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Eluned Morgan MS, Minister for Health and Social Services

First published:
15 July 2022
Last updated:

Winter has been the season when the threat from COVID-19 is greatest for individuals and for health and social services.

As the UK moves from a period of pandemic emergency response to pandemic recovery, our focus will increasingly be on protecting those in society who continue to be more at risk of severe COVID-19.

The Joint Committee on Vaccination and Immunisation (JCVI) is an independent expert advisory committee, which advises United Kingdom health departments about immunisation, making recommendations about vaccination schedules and vaccine safety. 

As part of its latest review of the Covid-19 vaccination programme, the JCVI has today published a statement with its final advice on the next phase of the programme, due to commence in the autumn of 2022.

The primary aim of this programme roll out is to boost immunity in those at higher risk from Covid-19 and to improve protection against severe illness, specifically hospitalisation and death, over winter 2022-23. To achieve this, a planned and targeted vaccination programme is considered more appropriate than a reactive, universal vaccination strategy.

The JCVI is recommending a single dose of Covid-19 vaccine be offered to:

  • Residents in a care home for older adults and staff working in care homes for older adults;
  • Frontline health and social care workers;
  • All adults aged 50 years and over;
  • Persons aged five to 49 years in a clinical risk group, as set out in the Green Book;
  • Persons aged five to 49 years who are household contacts of people with immunosuppression, as defined in the Green Book;
  • Persons aged 16-49 who are carers.  

This final advice differs slightly from the interim advice issued in May, and now includes people aged 50 to 64 and confirms the definitions of those who are in clinical risk groups and adds household contacts of people with immunosuppression and carers.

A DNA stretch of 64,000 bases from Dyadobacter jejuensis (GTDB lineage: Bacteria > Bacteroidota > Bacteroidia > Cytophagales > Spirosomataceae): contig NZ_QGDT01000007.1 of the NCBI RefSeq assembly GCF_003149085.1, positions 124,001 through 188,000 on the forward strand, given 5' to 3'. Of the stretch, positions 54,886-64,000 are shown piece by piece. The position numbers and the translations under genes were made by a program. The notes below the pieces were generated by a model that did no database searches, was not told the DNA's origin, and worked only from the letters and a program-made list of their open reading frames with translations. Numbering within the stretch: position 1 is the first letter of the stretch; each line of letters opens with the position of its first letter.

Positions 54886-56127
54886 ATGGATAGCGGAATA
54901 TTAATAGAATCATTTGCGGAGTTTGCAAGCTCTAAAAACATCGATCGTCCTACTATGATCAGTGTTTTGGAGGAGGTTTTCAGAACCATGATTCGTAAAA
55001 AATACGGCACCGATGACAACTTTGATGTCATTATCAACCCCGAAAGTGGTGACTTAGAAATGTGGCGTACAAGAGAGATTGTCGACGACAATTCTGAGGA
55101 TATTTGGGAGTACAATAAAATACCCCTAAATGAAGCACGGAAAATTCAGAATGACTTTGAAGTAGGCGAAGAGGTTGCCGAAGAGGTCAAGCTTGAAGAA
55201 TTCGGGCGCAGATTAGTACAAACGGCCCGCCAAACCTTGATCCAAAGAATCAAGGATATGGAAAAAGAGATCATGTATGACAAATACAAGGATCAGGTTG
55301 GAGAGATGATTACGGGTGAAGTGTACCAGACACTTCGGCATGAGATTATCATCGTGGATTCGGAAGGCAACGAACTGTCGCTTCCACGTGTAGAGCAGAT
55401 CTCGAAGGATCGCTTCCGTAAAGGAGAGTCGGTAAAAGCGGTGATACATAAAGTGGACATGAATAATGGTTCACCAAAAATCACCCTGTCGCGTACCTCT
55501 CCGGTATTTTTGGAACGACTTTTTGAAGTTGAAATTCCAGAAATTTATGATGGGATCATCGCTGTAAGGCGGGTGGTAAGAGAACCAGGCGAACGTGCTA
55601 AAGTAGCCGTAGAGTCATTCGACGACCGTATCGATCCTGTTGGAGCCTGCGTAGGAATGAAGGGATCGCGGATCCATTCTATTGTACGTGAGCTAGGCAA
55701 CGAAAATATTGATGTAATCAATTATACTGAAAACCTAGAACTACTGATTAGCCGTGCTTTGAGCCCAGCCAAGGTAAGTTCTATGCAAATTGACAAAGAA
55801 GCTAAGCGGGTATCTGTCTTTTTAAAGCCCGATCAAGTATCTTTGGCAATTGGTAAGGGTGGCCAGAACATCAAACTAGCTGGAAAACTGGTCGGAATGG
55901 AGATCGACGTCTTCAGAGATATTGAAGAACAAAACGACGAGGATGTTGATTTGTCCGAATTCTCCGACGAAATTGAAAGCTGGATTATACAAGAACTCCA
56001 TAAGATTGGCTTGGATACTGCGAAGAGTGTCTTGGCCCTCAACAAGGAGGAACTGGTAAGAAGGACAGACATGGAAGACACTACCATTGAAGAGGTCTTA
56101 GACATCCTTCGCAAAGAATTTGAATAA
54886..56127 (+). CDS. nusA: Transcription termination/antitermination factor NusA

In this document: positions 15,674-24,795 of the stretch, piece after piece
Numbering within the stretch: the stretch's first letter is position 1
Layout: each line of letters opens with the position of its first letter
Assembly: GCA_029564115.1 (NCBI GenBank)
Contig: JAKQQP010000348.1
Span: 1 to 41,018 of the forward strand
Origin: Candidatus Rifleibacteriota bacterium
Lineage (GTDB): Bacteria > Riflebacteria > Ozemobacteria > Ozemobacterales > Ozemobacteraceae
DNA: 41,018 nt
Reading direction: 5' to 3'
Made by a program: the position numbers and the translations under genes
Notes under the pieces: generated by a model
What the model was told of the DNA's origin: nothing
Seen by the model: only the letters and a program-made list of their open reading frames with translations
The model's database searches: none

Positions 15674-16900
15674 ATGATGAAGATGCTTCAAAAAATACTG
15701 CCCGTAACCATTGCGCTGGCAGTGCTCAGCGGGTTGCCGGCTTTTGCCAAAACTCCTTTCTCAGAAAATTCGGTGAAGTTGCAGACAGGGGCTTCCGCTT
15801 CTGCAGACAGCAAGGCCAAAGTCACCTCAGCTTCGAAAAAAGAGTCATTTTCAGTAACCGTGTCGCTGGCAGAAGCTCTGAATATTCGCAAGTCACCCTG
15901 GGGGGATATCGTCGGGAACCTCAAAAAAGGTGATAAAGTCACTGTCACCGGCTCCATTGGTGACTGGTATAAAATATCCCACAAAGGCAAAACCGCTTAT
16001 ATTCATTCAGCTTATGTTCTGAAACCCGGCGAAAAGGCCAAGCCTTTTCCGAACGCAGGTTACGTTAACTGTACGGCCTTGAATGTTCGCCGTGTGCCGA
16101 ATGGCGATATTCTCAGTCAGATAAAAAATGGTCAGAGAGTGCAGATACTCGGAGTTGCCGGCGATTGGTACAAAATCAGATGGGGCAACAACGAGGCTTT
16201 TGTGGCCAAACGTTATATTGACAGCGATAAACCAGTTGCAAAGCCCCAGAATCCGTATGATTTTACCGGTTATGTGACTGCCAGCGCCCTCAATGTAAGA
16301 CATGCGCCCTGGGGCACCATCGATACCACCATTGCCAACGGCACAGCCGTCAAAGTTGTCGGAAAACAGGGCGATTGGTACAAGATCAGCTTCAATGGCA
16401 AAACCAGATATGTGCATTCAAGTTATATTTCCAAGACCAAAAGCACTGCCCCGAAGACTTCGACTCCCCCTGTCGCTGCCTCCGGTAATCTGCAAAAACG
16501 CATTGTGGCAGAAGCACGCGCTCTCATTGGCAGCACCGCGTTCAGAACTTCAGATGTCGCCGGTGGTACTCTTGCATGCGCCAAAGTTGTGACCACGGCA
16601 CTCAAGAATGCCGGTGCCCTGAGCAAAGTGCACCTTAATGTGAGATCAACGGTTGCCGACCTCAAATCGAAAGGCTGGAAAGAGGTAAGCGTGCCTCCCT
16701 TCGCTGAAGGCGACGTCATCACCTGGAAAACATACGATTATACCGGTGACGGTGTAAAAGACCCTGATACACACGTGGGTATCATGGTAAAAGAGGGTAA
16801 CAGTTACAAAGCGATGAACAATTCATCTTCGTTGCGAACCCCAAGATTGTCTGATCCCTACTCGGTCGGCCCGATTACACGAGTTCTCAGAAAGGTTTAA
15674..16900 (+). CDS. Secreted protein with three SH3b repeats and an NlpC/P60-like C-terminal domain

Alongside my UK counterparts, I have accepted this advice, and subject to supply, NHS Wales stands ready to start operationalising this programme from 1 September.

I also will shortly publish an integrated strategy for the Winter Respiratory Vaccination Programme which will outline how we intend to help maximise uptake of both Covid-19 and flu vaccines to protect individuals, communities and the health and care system in Wales.

As ever, I am extremely grateful to the NHS and everyone involved in the vaccination programme for their continued hard work.

We are currently experiencing a surge in coronavirus cases across Wales, caused by the BA.5 subtype of the omicron variant. This has, in turn, caused a rise in the number of people needing hospital treatment for Covid-19.

We have extended the availability of free lateral flow tests to the end of July for people who have symptoms. I would urge everyone to follow these simple steps to keep themselves and Wales safe:

  • Get vaccinated
  • Maintain good hand hygiene
  • Stay at home and limit your contact with others if you are ill
  • Wear a face covering in indoor crowded or enclosed places
  • Meet others outdoors wherever possible
  • When indoors, increase ventilation and let fresh air in.